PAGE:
Starring: Sam Worthington, Liam Neeson, Ralph Fiennes
Directed by: Louis Leterrier
Dip your ladle in the river known as Greek Mythology and you’re sure to draw a good story each and every time. These fantasy tales of gods, adventure, and betrayal are screaming out to be translated onto the big screen. The makers of the original 1981 “The Clash of the Titans” heard that cry and went for it – only to fall a tad short. Fortunately, with the improvement of cinematography and the creation of CGI, the movie was due for a face-lift.
Enter Louis Leterrier and his interpretation of the action-packed legend. With a trailer that played up the 3D effects and an A-list cast including Sam Worthington, Liam Neeson, and Ralph Fiennes, “Titans” looked to be an epic blockbuster.
Worthington plays a simple fisherman, Perseus, whose family is tragically killed by Hades, the god of the underworld. Perseus seeks revenge against the gods, only to learn that his father is Zeus – which makes Perseus a demigod. He struggles with this newfound identity, desiring to seek justice for his family by his human strength alone. However, when Hades and Zeus hatch a plot to teach mankind a lesson and drive them back to the gods, Perseus’ journey proves to be very difficult. With the help of his friends and his newly discovered powers, the hero embarks on an adventure to defeat the gods and save countless lives in the process.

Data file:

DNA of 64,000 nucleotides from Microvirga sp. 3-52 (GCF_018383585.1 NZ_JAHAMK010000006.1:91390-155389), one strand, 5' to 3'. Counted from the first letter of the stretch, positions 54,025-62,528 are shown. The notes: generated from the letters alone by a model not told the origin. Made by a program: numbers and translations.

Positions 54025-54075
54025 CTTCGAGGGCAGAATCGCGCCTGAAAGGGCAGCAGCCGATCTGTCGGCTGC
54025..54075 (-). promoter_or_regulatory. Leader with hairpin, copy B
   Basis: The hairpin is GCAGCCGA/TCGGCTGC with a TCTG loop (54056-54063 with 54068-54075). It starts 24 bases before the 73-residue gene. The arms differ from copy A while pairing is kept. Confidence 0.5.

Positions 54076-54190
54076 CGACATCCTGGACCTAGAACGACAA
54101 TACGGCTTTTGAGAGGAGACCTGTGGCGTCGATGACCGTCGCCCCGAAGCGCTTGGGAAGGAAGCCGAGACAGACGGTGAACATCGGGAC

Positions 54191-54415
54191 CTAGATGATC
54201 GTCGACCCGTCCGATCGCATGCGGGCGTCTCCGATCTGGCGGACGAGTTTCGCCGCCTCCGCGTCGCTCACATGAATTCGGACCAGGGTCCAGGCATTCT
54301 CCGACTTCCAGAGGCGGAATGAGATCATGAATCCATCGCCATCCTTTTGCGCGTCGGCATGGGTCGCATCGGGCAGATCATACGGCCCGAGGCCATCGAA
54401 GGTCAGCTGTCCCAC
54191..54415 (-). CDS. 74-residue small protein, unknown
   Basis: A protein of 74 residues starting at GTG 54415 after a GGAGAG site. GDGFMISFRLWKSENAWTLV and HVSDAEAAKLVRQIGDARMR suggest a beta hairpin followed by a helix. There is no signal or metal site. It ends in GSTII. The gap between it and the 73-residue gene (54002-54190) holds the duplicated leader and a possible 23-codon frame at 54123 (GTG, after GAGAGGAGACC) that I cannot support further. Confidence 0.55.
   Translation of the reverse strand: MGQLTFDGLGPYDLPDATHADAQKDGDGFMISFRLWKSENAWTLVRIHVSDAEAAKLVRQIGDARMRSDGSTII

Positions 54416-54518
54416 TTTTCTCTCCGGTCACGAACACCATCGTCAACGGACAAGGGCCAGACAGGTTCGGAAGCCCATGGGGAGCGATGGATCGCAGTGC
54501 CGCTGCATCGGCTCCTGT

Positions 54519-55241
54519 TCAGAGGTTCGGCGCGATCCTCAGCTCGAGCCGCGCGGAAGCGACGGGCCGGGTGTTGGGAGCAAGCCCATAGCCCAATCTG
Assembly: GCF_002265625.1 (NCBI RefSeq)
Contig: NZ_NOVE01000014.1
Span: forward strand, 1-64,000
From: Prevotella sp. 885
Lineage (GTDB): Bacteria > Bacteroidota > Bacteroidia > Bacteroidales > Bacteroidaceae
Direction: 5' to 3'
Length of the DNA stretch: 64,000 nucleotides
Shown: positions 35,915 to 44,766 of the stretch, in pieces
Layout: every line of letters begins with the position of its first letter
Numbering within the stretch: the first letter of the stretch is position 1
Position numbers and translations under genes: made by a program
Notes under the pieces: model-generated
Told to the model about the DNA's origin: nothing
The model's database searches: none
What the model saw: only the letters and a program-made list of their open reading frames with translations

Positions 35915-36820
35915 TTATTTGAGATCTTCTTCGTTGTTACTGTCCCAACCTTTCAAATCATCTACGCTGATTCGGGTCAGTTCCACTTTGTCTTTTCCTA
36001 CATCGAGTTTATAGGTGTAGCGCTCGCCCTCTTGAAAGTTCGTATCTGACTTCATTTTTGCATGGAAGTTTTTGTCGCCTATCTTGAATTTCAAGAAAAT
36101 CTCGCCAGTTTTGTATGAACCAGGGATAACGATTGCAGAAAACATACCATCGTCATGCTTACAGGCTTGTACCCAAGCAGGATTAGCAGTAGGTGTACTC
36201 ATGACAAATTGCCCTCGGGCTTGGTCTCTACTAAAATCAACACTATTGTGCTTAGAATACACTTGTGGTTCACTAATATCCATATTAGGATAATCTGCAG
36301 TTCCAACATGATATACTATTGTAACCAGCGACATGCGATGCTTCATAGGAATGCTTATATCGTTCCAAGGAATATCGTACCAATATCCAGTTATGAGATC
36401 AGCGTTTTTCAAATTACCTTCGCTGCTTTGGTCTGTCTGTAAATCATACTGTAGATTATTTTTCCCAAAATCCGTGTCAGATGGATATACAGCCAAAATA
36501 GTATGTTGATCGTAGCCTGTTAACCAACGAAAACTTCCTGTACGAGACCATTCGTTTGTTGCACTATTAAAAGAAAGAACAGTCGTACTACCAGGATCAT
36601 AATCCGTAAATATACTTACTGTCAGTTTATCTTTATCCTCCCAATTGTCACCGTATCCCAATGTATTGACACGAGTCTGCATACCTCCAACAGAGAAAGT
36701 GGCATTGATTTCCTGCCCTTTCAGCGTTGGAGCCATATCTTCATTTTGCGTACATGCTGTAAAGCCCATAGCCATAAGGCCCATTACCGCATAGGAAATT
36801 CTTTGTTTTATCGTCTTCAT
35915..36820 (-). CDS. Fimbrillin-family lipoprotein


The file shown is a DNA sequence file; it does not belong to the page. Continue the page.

“The Clash of the Titans” has the right formula; unfortunately, the product tastes half-baked. Since there is so much action in the storyline, there is almost zero resting time to catch your breath and emotionally connect with a character. While Greek Mythology contains a universe where anything is possible, the movie seems to take advantage of this too much, resulting in wild scenario after wild scenario, with little or no build-up in between. While I didn’t view this movie in 3D (which garnered heavy criticism), the graphics of the 2D version weren’t outstanding, which was a major disappointment.
On the positive side, the movie is well cast and the directing is solid. The end battle scene is perhaps the best part of the movie, but I wish the rest of the project matched up. The content also has to be commended for only 4 uses of profanity, a mildly sensual scene, and average stylized-action violence; pretty good for a PG-13 by today’s standards.
“The Clash of the Titans” obviously supersedes its predecessor. And while the film may not be as “epic” as “The Lord of the Rings” or “Troy,” it still packs a decent punch and its plentiful graphics will probably do best on Blu-Ray.